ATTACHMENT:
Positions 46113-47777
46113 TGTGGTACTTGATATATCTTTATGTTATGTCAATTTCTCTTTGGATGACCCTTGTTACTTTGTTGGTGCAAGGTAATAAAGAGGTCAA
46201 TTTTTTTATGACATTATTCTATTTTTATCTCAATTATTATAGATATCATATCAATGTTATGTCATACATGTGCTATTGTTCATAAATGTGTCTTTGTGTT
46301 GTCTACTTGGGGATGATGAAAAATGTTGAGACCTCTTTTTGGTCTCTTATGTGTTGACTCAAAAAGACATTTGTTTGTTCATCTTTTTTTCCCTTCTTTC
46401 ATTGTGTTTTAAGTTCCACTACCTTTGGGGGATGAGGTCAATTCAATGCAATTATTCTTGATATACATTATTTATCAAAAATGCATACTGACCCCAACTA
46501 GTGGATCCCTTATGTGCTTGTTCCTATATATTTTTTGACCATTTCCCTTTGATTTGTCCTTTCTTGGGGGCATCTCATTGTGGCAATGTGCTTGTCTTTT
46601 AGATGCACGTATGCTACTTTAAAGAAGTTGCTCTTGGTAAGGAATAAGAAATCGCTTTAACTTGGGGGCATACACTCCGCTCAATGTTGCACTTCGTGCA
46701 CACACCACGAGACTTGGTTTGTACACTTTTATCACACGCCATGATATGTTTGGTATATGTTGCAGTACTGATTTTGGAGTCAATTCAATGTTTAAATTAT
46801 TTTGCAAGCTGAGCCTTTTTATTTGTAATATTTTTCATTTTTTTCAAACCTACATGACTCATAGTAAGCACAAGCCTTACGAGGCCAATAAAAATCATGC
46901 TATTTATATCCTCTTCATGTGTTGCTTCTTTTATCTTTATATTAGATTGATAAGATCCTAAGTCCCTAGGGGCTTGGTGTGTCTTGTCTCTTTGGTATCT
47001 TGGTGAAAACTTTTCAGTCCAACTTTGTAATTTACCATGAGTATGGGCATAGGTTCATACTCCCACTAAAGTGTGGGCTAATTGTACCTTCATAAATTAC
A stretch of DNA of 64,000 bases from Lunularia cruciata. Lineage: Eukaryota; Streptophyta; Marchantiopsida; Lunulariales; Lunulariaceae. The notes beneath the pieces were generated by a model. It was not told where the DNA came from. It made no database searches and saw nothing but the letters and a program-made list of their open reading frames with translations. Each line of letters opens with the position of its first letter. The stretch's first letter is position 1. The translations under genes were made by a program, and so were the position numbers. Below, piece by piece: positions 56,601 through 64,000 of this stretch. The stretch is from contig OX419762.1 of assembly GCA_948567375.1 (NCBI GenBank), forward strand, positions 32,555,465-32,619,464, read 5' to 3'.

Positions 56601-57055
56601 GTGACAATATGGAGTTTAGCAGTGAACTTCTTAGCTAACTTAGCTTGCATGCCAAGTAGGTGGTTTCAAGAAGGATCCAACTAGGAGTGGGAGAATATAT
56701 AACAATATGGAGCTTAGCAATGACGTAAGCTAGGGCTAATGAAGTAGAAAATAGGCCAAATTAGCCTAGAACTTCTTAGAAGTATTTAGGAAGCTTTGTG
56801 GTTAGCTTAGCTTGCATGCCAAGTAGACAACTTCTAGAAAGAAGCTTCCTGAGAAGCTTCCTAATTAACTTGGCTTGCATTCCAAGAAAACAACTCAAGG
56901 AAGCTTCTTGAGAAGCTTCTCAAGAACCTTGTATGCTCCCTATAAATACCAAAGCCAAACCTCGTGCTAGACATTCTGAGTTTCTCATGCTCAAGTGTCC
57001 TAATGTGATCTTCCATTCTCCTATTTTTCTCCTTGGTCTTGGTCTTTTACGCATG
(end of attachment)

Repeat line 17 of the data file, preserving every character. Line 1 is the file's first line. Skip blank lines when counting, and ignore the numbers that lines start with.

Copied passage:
56901 AAGCTTCTTGAGAAGCTTCTCAAGAACCTTGTATGCTCCCTATAAATACCAAAGCCAAACCTCGTGCTAGACATTCTGAGTTTCTCATGCTCAAGTGTCC